The Composition program works with students to develop the habits of mind, tools, and strategies for writing in college and beyond. English 105 and 106, our required first-year courses, ask students to engage with campus life and the world at large, challenging them to ask meaningful questions and seek answers through directed investigations of self and society. In thinking, talking, and writing about complex texts, students employ progressively more sophisticated critical skills. As they analyze data and rhetoric, formulate and defend arguments, and integrate outside sources, they participate in a conversation with their peers and instructors that leads them to an increased sense of their own ethos and ability to participate successfully in public discourse. The first year sequence familiarizes students with the standards and expectations of discourse in a variety of disciplines, including engineering, science, nursing, business and music, and helps them become effective communicators for the widest possible range of audiences.
Dedicated to providing a superior learning experience, our award-winning faculty come from a range of backgrounds and bring to the classroom a student-centered approach to teaching. Composition sections are small--no more than 19 students--and sessions are dedicated to hands-on activities meant to challenge students to expand their understanding of the role of writing in the academy and in society. Students gain a concrete understanding of their power to persuade as they carry out interviews and observations, study archival materials, explore the ways in which film and photographs influence viewers' responses, read complex essays, and evaluate websites, and then produce their own compositions in papers, Blackboard discussion rooms, websites, blogs, wikis, and other modes.
Students who desire greater ability to write in specific disciplines or fields have the opportunity to take several upper level courses described in the Course Offerings.
Outside the classroom, students can seek one-on-one tutoring for writing and composing projects in our program's Writing Center, which is open year-round to all members of the University community. Here, students receive guidance on crafting their work to answer specific assignments, on revising, and on addressing any questions they have about grammar, research, and citation. For further information, please visit the Writing Center. Outreach programs by the Writing Center include workshops for students on topics such as avoiding plagiarism, proofreading effectively, and citing correctly. In addition, workshops sponsored in conjunction with the Instructional Advancement Center and with Richter Library serve to familiarize faculty with current thinking about best practices regarding writing.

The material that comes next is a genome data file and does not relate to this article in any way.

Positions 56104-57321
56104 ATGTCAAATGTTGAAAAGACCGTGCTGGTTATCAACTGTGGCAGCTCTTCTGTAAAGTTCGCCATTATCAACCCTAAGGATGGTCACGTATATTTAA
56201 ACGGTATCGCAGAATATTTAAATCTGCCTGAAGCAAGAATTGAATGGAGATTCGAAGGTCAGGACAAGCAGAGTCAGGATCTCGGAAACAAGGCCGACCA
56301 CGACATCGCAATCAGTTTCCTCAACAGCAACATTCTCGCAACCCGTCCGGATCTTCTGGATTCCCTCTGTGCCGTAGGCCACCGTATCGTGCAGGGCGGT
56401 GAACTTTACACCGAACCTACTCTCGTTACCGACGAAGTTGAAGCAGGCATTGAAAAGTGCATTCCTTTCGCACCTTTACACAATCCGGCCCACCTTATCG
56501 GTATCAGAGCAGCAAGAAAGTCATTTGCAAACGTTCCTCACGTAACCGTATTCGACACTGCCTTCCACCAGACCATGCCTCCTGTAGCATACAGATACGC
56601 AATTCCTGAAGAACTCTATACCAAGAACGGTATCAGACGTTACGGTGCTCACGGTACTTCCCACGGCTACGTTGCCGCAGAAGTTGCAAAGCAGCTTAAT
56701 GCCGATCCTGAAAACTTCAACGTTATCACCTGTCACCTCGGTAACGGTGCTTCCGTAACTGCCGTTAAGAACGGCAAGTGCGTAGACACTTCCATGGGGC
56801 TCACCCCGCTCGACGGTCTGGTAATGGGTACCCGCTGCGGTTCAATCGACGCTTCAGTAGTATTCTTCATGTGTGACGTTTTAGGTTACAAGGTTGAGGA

Our diverse, energetic Composition faculty implement the latest theory and practice, and keep in touch with national trends by participating in conferences on writing, composition, rhetoric, and technology. Active writers and researchers ourselves, we regularly publish scholarly and creative work, including articles in magazines and peer-edited journals, poems, short stories, and books of non-fiction, fiction, and poetry. At the same time, our faculty pursue ties across the University, endeavoring to frame our courses in light of writing expectations across the disciplines. Through the Citizens Board Summer Writing Institute, funded in addition by the Office of the Dean and private donors, we assist faculty in the College of Arts & Sciences to implement productive writing assignments in their content-based courses.